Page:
In 2013, we added seven fluffy day-old chicks to our little homestead. With very little building knowledge or skills, we constructed a coop and pen and provided the girls with a safe and dry place to live. The goal was fresh eggs, manure to add to the compost bin, and a little bug control. I discovered that chickens were a lot of fun to have around. They have their own individual personalities and are a constant source of entertainment.
Preserving the Harvest
With an abundance of fresh fruit, vegetables, and herbs available steps away from the kitchen, it is fun to explore ways to preserve the harvest and develop recipes that allow it to shine.
Here at Grow a Good Life, you will discover ways to preserve homegrown fruit, herbs, and vegetable harvests, including home canning, dehydrating, freezing, and root cellar storage (without a root cellar).
Cooking from Scratch
You will also find simple recipes, kitchen tips, and inspiration to help you cook budget-friendly meals from scratch so you can enjoy good food with your family. Since most of us don’t have time to spend in the kitchen, my recipes are organized, easy to follow, and come together with minimal effort. I use easy-to-find ingredients you can purchase in your local grocery store, farmers’ market, or online.
Since I live in New England and come from Italian and French-Canadian roots, this region and heritage influence many of my recipes. However, I also love exploring cuisines from around the world and strive to match the flavors of meals from my favorite restaurants. In addition, I am an avid collector of vintage cookbooks and love old-fashioned recipes that make the most out of common and locally sourced ingredients.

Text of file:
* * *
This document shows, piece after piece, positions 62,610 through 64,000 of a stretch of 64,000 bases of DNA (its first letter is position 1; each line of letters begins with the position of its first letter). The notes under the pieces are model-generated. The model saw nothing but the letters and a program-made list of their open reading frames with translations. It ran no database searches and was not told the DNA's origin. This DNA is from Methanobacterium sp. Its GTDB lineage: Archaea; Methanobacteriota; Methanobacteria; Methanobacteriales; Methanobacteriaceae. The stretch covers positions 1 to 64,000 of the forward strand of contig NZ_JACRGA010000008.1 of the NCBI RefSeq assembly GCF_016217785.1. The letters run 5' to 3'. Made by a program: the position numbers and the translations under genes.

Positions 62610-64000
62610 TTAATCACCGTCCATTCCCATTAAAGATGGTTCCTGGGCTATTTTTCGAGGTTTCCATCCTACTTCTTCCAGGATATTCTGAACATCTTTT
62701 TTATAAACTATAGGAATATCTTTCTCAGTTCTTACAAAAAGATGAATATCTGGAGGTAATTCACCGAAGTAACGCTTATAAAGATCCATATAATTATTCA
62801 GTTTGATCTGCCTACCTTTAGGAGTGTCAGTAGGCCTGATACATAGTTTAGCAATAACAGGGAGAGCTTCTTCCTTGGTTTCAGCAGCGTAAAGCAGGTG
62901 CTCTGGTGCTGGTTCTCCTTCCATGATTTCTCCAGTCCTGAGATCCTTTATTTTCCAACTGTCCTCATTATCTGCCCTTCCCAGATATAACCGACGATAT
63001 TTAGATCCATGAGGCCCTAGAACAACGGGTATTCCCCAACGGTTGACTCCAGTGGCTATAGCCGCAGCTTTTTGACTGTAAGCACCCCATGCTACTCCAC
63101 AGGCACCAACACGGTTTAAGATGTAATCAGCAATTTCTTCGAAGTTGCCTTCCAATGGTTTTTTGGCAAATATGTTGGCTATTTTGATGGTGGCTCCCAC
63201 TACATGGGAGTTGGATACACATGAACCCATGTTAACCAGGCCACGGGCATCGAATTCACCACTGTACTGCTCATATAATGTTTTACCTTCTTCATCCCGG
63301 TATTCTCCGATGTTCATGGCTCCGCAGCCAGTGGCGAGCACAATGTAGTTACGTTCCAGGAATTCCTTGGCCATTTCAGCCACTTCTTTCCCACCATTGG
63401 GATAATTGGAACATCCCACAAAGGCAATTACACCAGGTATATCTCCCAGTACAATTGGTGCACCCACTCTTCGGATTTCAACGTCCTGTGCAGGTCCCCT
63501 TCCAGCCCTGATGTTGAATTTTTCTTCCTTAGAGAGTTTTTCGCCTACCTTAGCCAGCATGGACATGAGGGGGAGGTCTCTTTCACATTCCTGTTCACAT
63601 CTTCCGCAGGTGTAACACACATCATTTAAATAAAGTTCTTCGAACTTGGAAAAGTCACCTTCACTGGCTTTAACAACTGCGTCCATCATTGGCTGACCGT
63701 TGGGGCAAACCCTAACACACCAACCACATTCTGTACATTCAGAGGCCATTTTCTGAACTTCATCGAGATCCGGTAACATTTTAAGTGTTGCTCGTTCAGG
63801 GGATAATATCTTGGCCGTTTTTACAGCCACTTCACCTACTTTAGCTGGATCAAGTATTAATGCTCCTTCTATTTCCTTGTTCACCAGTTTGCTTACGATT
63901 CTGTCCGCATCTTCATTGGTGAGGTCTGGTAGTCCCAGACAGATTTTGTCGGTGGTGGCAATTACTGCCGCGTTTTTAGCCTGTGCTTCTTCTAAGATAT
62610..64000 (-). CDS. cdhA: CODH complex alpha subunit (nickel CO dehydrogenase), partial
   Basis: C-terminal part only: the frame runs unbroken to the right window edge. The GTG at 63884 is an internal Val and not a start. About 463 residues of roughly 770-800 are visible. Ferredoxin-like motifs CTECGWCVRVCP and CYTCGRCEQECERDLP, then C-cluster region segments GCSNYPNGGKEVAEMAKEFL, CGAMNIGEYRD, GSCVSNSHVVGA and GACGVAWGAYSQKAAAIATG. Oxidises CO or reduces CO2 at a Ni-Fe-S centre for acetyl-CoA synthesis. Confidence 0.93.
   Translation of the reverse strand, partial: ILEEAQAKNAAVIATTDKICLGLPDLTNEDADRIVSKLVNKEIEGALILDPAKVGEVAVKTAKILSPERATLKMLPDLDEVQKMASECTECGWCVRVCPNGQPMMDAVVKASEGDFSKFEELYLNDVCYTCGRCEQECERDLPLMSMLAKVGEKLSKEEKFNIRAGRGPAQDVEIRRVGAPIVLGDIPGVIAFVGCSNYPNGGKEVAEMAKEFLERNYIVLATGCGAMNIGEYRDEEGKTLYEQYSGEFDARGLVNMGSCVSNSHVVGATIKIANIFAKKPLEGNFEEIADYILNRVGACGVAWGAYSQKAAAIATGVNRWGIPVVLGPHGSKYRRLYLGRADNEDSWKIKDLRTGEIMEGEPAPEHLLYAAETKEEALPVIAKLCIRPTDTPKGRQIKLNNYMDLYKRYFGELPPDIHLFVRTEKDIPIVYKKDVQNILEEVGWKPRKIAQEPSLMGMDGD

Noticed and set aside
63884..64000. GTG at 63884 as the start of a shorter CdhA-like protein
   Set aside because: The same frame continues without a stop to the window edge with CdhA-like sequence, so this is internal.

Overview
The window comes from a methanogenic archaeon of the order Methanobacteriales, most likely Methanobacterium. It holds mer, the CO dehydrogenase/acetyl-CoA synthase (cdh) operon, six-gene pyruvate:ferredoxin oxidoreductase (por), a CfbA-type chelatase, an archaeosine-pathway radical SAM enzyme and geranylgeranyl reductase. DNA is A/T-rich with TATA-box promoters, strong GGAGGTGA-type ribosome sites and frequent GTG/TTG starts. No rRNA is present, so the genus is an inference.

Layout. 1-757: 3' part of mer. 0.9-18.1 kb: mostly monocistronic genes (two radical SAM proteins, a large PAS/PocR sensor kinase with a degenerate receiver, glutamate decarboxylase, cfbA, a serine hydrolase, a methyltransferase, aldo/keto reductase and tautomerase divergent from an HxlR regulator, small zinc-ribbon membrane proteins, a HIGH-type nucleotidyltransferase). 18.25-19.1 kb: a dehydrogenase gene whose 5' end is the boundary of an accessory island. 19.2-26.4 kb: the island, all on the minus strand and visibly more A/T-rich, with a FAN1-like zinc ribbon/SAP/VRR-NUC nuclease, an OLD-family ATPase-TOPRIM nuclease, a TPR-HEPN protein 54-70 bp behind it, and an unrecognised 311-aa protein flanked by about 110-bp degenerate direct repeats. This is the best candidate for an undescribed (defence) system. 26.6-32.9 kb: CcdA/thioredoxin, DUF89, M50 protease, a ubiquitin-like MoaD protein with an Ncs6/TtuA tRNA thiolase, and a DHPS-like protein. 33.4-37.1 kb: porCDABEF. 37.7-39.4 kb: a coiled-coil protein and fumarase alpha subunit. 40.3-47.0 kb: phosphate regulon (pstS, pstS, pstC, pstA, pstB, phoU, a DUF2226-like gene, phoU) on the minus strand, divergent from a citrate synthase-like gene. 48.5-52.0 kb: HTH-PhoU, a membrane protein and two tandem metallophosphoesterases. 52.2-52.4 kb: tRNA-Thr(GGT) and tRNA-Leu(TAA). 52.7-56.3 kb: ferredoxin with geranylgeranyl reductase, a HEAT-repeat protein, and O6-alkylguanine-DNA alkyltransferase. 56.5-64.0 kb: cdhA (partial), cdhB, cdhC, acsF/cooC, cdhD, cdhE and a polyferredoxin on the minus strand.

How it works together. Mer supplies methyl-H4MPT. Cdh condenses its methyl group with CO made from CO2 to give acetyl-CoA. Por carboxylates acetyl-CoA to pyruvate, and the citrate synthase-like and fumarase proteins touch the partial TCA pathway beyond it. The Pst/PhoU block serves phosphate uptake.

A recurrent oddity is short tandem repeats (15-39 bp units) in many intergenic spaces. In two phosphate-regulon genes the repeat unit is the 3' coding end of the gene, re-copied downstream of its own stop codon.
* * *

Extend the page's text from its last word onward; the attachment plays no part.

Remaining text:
Food is nourishing, tastes good, and has a history. I often explore the origin of a recipe and various ways of preparing it before tweaking it to fit the time-crunched, busy lifestyle we find ourselves living. My goal is to encourage you to cook from scratch using good quality ingredients rather than rely on unhealthy fast food or packaged convenience foods with mystery ingredients.
My recipes are developed and tested at least three times before publishing, so you can be sure that your dish will come together if you follow the process. In addition, the recipes shared are ones that I often make in my home kitchen, so they are also re-tested frequently. Some of the most popular recipes are Zucchini Garlic Bites, Tourtiere French Canadian Meat Pie, and Crockpot Applesauce.
The Journey to Grow A Good Life
You Too Can Grow a Good Life!
The journey to Growing a Good Life begins with one step…one act…one decision that can lead you to a more fulfilling lifestyle of self-sufficiency, control over the foods you eat, and the overall quality of life that you live.
You don’t need a lot of acreage to begin. Simply grow some lettuce greens and herbs in containers to start. I promise you, these will taste so good that you will want to grow more.
I am writing this blog to document our progress, share tips and techniques, and encourage everyone to Grow a Good Life!
Good planning is key to a successful vegetable garden
Whether you are new to growing your own food or have been growing a vegetable garden for years, you will benefit from some planning each year. You will find everything you need to organize and plan your vegetable garden in my PDF eBook, Grow a Good Life Guide to Planning Your Vegetable Garden.